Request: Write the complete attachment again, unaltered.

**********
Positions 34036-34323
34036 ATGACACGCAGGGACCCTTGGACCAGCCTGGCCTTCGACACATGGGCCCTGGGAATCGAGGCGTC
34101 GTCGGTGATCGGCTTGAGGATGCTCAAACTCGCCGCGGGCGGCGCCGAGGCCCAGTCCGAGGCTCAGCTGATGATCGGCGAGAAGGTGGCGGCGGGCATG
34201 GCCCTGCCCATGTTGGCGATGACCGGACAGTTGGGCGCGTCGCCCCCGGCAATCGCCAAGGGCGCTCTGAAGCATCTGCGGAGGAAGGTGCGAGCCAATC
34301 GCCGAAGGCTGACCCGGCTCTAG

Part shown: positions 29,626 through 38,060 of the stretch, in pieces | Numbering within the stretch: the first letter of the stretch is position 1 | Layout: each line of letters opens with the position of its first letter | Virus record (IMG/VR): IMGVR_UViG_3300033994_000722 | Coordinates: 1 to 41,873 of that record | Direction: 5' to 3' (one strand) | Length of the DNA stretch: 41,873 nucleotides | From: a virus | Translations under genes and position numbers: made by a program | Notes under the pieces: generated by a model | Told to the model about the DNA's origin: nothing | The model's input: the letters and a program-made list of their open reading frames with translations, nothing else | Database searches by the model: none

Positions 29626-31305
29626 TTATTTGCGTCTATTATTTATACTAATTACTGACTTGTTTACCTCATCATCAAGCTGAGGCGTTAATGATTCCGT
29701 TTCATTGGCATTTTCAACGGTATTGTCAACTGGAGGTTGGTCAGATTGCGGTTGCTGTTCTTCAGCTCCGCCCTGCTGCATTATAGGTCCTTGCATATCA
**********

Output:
Positions 34036-34323
34036 ATGACACGCAGGGACCCTTGGACCAGCCTGGCCTTCGACACATGGGCCCTGGGAATCGAGGCGTC
34101 GTCGGTGATCGGCTTGAGGATGCTCAAACTCGCCGCGGGCGGCGCCGAGGCCCAGTCCGAGGCTCAGCTGATGATCGGCGAGAAGGTGGCGGCGGGCATG
34201 GCCCTGCCCATGTTGGCGATGACCGGACAGTTGGGCGCGTCGCCCCCGGCAATCGCCAAGGGCGCTCTGAAGCATCTGCGGAGGAAGGTGCGAGCCAATC
34301 GCCGAAGGCTGACCCGGCTCTAG

Part shown: positions 29,626 through 38,060 of the stretch, in pieces | Numbering within the stretch: the first letter of the stretch is position 1 | Layout: each line of letters opens with the position of its first letter | Virus record (IMG/VR): IMGVR_UViG_3300033994_000722 | Coordinates: 1 to 41,873 of that record | Direction: 5' to 3' (one strand) | Length of the DNA stretch: 41,873 nucleotides | From: a virus | Translations under genes and position numbers: made by a program | Notes under the pieces: generated by a model | Told to the model about the DNA's origin: nothing | The model's input: the letters and a program-made list of their open reading frames with translations, nothing else | Database searches by the model: none

Positions 29626-31305
29626 TTATTTGCGTCTATTATTTATACTAATTACTGACTTGTTTACCTCATCATCAAGCTGAGGCGTTAATGATTCCGT
29701 TTCATTGGCATTTTCAACGGTATTGTCAACTGGAGGTTGGTCAGATTGCGGTTGCTGTTCTTCAGCTCCGCCCTGCTGCATTATAGGTCCTTGCATATCA